Now let’s talk about the python covered in the course. As expected, it really is advanced python. Things that are not covered by most of your usual online tutorials, like descriptors, decorators, composition, atomicity, meta programming and so on. The course is big on functional programming and talks about treating code as data, once again, concepts that I do not think I would have learned on my own. The problem sets sort of force you to read up a lot. There were many times that while working on the problem set, it would take me hours to figure out a certain solution, but once I would figure it out, I would realize that it just needed a few lines of code. Sections are held many times in a week and the TAs can elaborate on the concepts implemented in the problem set or answer specific questions, however, I could not participate in most of the sections because of time issues.

The course also introduces you to many python based technologies. Luigi by Spotify is one of them. For database, Django is their choice, along with REST Framework. You also get quite a bit of introduction to Dask. You also learn how to work with AWS S3 buckets. There is a lot of things that you do not actually study but work with during the problem sets that really trigger curiosity and excitement. For example, in one assignment, you work with pre-trained style transfer models to stylize your pictures. In another problem set, you work with cosign similarity of different documents and my favorite one was an assignment in which via Django and REST Framework, you read yelp reviews from a database, perform aggregations and display the results, as well as display a graph on the website.

About my course-mates, everybody seemed very nice and helpful. I never interacted with anyone directly. But on the forum, any question posted by one student was answered within 30 minutes by another student. During peer review, I almost felt embarrassed for my code while reading theirs. It seemed like most of them were really good at it. But I went in with the mindset that I am in the course to learn, knowing my skills were very basic as I have no programming background. However, the whole group was extremely supportive and it was somewhat comforting to see that other’s were stuck mostly at points where I was stuck. Before googling a solution, I found it always helpful to check on the forum (Piazza) first, and almost all the time I found a post about what I was looking for. There were two exams, mid term and final. The exam was conducted through Proctorio online, which captures your screen, camera, audio, clipboard and applications running.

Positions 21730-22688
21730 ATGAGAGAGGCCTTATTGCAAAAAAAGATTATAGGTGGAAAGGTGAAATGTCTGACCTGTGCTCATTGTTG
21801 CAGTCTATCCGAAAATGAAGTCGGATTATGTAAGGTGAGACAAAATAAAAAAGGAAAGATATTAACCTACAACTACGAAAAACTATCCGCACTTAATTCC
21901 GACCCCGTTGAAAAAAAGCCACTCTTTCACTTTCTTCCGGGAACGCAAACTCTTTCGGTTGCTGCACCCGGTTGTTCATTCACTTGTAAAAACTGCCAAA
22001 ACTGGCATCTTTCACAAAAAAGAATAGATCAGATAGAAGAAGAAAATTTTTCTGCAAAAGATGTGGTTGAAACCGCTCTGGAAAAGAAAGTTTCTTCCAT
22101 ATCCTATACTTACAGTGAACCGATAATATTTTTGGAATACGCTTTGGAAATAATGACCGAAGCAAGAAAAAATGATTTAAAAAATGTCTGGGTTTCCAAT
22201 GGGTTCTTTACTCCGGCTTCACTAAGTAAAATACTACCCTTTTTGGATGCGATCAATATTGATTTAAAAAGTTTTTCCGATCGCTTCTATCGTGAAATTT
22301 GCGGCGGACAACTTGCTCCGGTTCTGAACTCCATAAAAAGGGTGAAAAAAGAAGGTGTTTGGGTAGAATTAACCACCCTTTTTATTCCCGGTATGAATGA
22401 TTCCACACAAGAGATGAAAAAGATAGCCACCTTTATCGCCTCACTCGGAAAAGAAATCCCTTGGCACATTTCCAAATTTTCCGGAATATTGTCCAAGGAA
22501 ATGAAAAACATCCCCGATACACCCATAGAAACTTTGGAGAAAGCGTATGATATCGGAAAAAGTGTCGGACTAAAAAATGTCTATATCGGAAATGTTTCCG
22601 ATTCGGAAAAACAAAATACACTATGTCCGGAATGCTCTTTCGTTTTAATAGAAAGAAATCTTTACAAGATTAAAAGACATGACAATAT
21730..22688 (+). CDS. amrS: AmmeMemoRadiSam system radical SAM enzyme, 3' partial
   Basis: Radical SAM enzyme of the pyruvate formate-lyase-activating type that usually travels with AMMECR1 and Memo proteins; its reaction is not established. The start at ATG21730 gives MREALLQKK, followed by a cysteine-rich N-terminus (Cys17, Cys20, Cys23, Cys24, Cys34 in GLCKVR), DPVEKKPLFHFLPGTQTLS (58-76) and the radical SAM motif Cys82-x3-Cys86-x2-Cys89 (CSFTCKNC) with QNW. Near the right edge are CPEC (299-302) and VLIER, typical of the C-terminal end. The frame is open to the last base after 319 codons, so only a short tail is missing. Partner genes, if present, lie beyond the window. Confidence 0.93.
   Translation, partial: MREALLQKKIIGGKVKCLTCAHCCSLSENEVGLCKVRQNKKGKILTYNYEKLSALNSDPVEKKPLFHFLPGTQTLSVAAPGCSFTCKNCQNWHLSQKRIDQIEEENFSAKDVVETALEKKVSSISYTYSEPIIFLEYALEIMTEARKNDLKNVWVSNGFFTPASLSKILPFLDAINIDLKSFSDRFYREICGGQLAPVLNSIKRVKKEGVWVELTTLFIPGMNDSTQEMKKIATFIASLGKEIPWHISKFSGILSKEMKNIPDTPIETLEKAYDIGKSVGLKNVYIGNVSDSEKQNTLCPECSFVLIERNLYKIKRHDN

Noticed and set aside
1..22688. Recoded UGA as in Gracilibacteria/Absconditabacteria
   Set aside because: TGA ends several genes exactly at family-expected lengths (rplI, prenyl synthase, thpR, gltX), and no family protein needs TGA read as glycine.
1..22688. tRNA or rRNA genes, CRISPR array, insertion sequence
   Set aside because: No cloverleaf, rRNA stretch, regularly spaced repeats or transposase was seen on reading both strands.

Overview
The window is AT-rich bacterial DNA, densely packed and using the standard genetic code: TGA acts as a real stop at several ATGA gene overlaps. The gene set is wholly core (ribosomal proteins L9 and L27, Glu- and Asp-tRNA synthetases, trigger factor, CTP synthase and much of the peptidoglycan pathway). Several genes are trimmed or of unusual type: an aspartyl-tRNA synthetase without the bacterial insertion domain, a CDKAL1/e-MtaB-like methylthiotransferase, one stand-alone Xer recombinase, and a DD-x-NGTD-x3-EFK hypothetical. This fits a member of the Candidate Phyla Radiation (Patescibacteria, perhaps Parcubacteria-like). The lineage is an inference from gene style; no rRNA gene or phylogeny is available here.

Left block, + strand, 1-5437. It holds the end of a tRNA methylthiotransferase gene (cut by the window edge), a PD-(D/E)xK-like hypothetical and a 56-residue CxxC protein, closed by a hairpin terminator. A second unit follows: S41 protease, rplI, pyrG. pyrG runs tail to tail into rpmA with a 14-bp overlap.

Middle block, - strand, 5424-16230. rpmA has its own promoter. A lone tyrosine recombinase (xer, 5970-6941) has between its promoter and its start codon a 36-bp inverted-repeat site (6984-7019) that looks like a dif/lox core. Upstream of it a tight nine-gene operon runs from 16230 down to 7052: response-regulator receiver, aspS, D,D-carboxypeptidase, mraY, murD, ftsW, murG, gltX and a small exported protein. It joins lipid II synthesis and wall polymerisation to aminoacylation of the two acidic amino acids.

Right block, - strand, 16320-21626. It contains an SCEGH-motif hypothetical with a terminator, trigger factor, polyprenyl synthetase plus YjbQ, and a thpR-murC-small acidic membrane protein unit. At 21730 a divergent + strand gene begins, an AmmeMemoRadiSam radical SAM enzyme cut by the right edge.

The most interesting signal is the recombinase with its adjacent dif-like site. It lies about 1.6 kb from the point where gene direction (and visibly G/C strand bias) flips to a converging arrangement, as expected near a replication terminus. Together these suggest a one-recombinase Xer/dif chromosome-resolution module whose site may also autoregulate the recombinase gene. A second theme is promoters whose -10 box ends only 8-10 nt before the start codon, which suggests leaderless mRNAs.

The last part of the course is a project. Students are expected to submit a proposal, reviewed by peers, then make a video presentation about the project/or choose to present live online, and finally submit the repository for the project. I worked on a Django based project, included REST Framework for sharing public data and Luigi to generate a daily report after running some statistics. I am still waiting for my grade but I do feel very good about my project.

In order to get into the masters, I need at least a B. I am hopeful for a B, I will take it, but I am also prepared to take the course again. COVID-19 happened while I was going through the course and my work got very busy, so it was really hard to keep up with the course work. I missed most sections but listened to lecture recordings and participated in discussions on Piazza. I was late on my assignments in the last few weeks but the faculty was kind enough to not deduct any points which I am very grateful for.

With this review, I am hoping to help someone who is in the shoes that I was in before starting the course. Looking at the syllabus does not really give the insight of how the course works and I really tried to find a good review for the course but I couldn’t, so I decided to write one now, for someone with very little programming experience. I have learned a lot and already thinking of not only new projects that I want to work on but also improving the old ones.